Energy: fuel from kitchen scraps | STERN.de

Energy: fuel from kitchen scraps |  STERN.de

Climate-friendly fuel made from used cooking oils and other waste should now also be available at gas stations in Germany. Commercial customers in particular are likely to use the offer.

The federal government has cleared the way for petroleum-free biodiesel in car tanks after a long standoff – today it is the Federal Council’s turn. If the federal states also agree, diesel vehicles could fill up with climate-friendly fuel made from waste materials from mid-April.

What is HVO100?

At the moment, the law in Germany only allows 7 percent biofuel admixtures in diesel. According to the Association of the German Biofuel Industry (VDB), this B7 is the common type of diesel at German gas stations. In the future, they should also be able to sell 100 percent biodiesel made from certified, sustainable residues and waste materials. These are mostly old fats from commercial kitchens, but also leftover wood, cellulose waste or fish leftovers. The abbreviation HVO stands for Hydrotreated Vegetable Oils: vegetable oils treated with hydrogen.

What does HVO bring to the climate?

According to the Federal Motor Transport Authority, there are more than 14 million cars, trucks and other vehicles with diesel engines on the road in Germany today. Federal Transport Minister Volker Wissing (FDP) said: “With HVO100 we can reduce CO2 emissions in transport in the short term.” The savings are up to 95 percent compared to conventional diesel.

How big is the economic importance of HVO100?

As the Federal Association of Independent Gas Stations (BfT) announced, biodiesel is now used exclusively in local public transport, by logistics operators and in agriculture; It is not yet freely available at gas stations. But the potential in the freight forwarding and logistics industry is great: “We estimate that 80 percent of HVO use will be commercial.”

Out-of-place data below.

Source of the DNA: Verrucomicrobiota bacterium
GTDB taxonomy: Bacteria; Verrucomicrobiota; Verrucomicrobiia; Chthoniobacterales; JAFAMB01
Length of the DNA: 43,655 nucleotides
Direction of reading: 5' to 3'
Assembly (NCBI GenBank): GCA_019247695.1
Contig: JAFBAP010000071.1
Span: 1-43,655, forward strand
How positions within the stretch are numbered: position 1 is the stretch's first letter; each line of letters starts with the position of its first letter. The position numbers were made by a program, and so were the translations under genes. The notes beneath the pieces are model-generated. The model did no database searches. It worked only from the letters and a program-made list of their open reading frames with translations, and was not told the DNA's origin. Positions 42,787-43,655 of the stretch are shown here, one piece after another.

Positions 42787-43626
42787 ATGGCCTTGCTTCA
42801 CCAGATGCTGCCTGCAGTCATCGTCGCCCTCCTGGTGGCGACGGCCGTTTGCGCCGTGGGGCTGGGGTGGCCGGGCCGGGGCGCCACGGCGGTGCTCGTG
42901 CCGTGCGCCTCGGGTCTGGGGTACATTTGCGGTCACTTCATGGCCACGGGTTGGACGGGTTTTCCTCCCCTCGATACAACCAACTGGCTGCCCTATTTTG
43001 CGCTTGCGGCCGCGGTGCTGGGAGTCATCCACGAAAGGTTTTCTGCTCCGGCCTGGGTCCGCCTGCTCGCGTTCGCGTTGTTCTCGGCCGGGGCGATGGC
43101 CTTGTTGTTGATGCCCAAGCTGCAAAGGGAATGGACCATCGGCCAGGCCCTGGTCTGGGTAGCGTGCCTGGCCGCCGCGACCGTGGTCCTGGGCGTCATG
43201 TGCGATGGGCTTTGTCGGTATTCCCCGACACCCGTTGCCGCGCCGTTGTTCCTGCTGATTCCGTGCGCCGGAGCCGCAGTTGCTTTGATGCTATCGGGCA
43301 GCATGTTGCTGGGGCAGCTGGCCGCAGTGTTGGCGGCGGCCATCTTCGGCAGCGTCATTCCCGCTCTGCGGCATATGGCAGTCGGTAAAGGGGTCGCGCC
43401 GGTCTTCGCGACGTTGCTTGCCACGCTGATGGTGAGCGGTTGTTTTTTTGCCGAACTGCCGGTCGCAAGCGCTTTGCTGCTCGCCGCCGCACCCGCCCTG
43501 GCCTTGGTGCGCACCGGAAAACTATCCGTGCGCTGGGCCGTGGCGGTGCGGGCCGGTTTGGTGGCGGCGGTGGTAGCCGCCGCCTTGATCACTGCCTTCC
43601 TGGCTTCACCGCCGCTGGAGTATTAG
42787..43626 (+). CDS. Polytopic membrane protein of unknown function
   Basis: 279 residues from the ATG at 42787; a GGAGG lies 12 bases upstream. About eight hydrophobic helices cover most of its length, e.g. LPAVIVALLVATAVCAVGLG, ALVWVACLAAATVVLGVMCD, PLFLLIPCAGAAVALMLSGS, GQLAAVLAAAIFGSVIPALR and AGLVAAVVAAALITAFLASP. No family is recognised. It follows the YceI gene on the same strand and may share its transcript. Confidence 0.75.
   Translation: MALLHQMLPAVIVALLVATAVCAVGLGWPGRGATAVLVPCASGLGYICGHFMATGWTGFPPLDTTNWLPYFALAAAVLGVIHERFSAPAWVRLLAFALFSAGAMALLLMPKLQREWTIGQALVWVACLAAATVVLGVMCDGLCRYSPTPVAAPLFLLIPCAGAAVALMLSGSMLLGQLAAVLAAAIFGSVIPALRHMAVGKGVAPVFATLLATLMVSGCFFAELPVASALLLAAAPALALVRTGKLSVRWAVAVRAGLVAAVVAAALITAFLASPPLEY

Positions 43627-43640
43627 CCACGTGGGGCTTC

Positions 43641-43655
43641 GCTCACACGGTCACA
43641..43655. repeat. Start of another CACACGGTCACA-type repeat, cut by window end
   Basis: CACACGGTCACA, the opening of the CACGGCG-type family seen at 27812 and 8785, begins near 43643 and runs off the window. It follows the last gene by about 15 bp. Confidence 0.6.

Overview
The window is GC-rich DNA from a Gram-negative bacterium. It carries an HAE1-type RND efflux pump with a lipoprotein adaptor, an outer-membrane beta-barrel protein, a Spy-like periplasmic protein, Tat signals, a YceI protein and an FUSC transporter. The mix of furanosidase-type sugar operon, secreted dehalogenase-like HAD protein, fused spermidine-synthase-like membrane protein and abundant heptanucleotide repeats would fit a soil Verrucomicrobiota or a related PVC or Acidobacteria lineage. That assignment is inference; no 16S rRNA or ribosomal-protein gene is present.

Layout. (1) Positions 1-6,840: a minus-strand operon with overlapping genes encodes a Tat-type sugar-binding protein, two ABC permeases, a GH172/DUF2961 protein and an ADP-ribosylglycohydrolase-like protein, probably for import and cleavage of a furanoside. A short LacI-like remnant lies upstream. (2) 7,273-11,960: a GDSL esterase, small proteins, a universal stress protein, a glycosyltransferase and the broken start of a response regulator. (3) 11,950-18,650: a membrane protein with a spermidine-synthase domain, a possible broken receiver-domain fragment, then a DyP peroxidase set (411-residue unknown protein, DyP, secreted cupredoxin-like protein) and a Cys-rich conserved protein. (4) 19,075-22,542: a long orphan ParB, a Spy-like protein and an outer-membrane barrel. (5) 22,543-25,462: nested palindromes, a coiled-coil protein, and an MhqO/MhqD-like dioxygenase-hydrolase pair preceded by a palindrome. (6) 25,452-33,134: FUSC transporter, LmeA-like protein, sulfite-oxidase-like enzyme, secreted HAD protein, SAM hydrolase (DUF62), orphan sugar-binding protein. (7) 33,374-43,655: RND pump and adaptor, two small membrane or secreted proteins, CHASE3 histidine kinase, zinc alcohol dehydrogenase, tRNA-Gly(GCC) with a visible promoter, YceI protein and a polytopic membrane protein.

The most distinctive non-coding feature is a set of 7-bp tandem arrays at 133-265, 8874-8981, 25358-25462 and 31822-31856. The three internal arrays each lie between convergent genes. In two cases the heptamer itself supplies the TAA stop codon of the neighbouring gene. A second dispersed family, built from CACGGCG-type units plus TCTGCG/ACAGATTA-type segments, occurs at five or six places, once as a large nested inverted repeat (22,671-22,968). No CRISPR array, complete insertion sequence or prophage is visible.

According to VDB, global HVO production is expected to exceed 30 million tons by 2025. Finnish HVO manufacturer Neste expects that biogenic fuels can replace around 1 billion tonnes of crude oil by 2040, accounting for around 40 percent of global transport demand.

Is biodiesel more expensive than diesel made from petroleum?

Yes, because the production costs are higher. Based on experiences in other European countries where HVO has long been refueled, it is 15 to 20 cents per liter more expensive than fossil diesel, as the BfT announced.

The Federal Association of Medium-Sized Energy Companies (Uniti), which organizes 40 percent of street filling stations, expects “that HVO100 will be particularly interesting for fleet operators in the first start-up phase”: This will make it easier for them to achieve CO2 targets even with existing vehicles. If HVO-100 diesel were to have an energy tax exemption compared to fossil diesel, it would further help the economy and the climate.

Does HVO100 damage the engine?

“Modern diesel engines are generally suitable for this,” said Wissing. “There is no need for any technical adjustments or conversions to the vehicles or the nationwide filling station network,” says a statement from ADAC, Uniti, the automotive industry, logistics associations and some truck manufacturers.

However, the ADAC points out that the approval of fuel for an engine is generally the responsibility of the vehicle manufacturer. “Such approvals are currently only available for a few models from the brands Audi, BMW, Citroën/Peugeot/Opel, Nissan, Renault/Dacia, Seat/Cupra, Škoda, Toyota, Volvo and VW.” There is an “urgent need for further comprehensive manufacturer approvals for existing car models” so that HVO100 is accepted by consumers.

When will HVO100 be available at gas stations?

The new fuel will not be available at every gas station, “but will gradually be offered across the board,” said the ADAC.

Uniti announced that the medium-sized gas station sector is “in the starting blocks”: If the Federal Council approves on Friday, HVO100 could go on sale to the public on April 13th. Biogenic HVO diesel and green electricity-based synthetic e-diesel are labeled “XtL” at gas stations. “We do not assume that the introduction of HVO100 will result in other offerings being eliminated.”

On the other hand, the BfT said: “HVO will have to be refueled at a few petrol stations when it comes onto the market – for reasons of space and because a technical change will also have to take place.” The BfT would welcome it if E5 petrol no longer had to be kept in stock at petrol stations: “This would free up space for HVO.”

What are other countries doing?

According to the Federal Ministry of Transport, you can already fill up with biofuel in the Netherlands, Sweden, Lithuania and many other countries. According to Uniti, HVO100 is already freely available at over 600 gas stations in Europe.

Sales are permitted in most EU countries and the USA. Since strict CO2 requirements increasingly apply to tenders for international logistics contracts, the ban in Germany was a competitive disadvantage for German providers.

Source: Stern

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